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[skreed] /skrid/
a long discourse or essay, especially a diatribe.
an informal letter, account, or other piece of writing.
Building Trades.
  1. a strip of plaster or wood applied to a surface to be plastered to serve as a guide for making a true surface.
  2. a wooden strip serving as a guide for making a true level surface on a concrete pavement or the like.
  3. a board or metal strip dragged across a freshly poured concrete slab to give it its proper level.
British Dialect. a fragment or shred, as of cloth.
  1. a tear or rip, especially in cloth.
  2. a drinking bout.
verb (used with or without object)
Scot. to tear, rip, or shred, as cloth.
Origin of screed
1275-1325; Middle English screde torn fragment, irregular (with sc- for sh-) representing Old English scrēade shred Unabridged
Based on the Random House Dictionary, © Random House, Inc. 2015.
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Examples from the Web for screed
Contemporary Examples
Historical Examples
  • Began my screed on the 'Joys of Motherhood' for the 'Delineator.'

    Julia Ward Howe Laura E. Richards
  • This screed, remarkable as it was, had no mystery for Goodwin.

  • I began this day the screed of 'Values' which I mentioned the other day.

    Julia Ward Howe Laura E. Richards
  • I am sending this as an antidote for my doleful Sunday screed.

    Mistress Anne Temple Bailey
  • There was no date to the screed nor was it signed; yet the Count put it to his forehead and lips.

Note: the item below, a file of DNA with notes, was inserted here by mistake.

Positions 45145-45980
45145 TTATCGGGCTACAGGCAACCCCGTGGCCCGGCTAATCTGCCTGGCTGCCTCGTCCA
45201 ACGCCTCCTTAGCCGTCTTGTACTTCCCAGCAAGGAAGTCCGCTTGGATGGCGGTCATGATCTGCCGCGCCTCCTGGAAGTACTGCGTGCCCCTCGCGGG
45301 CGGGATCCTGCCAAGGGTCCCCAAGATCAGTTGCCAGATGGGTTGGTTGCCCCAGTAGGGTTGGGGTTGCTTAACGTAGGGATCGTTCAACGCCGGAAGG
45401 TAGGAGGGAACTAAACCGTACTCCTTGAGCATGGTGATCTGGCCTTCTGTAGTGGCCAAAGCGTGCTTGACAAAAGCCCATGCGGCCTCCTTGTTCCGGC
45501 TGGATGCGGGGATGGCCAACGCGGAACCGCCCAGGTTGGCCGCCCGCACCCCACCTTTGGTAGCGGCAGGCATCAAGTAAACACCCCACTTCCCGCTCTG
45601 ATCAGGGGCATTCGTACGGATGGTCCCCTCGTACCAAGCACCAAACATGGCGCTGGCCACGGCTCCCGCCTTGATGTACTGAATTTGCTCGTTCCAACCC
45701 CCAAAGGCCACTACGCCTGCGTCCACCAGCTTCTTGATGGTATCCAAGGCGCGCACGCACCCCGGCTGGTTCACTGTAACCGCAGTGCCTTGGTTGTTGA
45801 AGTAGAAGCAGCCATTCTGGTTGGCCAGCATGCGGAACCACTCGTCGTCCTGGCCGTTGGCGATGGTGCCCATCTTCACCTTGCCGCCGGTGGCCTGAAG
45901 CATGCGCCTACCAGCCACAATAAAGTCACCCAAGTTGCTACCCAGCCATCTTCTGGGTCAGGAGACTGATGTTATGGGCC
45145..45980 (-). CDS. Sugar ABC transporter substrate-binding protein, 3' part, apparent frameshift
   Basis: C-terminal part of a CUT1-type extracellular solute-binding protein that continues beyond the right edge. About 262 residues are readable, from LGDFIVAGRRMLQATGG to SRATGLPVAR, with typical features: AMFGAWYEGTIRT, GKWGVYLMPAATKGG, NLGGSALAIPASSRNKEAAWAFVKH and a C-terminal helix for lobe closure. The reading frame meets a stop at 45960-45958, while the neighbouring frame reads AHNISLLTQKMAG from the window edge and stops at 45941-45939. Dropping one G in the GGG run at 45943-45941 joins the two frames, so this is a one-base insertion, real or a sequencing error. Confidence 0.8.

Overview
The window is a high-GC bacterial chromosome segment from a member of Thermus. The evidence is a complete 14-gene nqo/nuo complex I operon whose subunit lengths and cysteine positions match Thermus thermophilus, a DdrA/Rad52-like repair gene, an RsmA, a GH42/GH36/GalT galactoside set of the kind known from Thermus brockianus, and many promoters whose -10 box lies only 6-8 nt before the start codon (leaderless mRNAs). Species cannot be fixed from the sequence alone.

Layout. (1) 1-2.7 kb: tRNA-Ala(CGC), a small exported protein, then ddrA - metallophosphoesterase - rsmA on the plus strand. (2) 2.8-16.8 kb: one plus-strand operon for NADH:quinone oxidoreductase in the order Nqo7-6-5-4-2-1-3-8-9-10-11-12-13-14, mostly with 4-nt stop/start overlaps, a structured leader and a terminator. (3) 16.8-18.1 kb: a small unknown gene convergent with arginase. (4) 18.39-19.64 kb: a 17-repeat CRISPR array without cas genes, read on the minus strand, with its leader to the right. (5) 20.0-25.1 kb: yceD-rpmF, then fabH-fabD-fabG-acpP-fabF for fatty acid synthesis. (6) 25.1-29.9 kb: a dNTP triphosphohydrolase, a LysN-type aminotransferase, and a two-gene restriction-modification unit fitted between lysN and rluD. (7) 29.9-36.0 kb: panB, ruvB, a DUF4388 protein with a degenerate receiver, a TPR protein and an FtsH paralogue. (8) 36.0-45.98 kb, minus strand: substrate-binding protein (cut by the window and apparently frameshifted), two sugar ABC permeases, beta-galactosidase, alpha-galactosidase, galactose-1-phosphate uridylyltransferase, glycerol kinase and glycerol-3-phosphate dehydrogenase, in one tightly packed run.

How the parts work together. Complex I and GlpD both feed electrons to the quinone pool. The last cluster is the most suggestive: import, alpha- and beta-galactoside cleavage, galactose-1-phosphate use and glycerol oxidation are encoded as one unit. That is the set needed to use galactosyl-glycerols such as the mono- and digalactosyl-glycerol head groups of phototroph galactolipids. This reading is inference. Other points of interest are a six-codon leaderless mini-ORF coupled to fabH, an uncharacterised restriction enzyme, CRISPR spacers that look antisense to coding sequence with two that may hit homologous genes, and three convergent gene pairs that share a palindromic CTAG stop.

• Now lets have that screed again, Tom, and Ill have a go at translating it.

    Tom Fairfield in Camp Allen Chapman
  • The first page of Tommy's screed was devoted to personal matters.

    Burned Bridges Bertrand W. Sinclair
British Dictionary definitions for screed


a long or prolonged speech or piece of writing
a strip of wood, plaster, or metal placed on a surface to act as a guide to the thickness of the cement or plaster coat to be applied
a mixture of cement, sand, and water applied to a concrete slab, etc, to give a smooth surface finish
(Scot) a rent or tear or the sound produced by this
Word Origin
C14: probably variant of Old English scrēadeshred
Collins English Dictionary - Complete & Unabridged 2012 Digital Edition
© William Collins Sons & Co. Ltd. 1979, 1986 © HarperCollins
Publishers 1998, 2000, 2003, 2005, 2006, 2007, 2009, 2012
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Word Origin and History for screed

early 14c., "fragment," also "strip of cloth," from northern England dialectal variant of Old English screade (see shred (n.)). Meaning "lengthy speech" is first recorded 1789, from notion of reading from a long list.

Online Etymology Dictionary, © 2010 Douglas Harper
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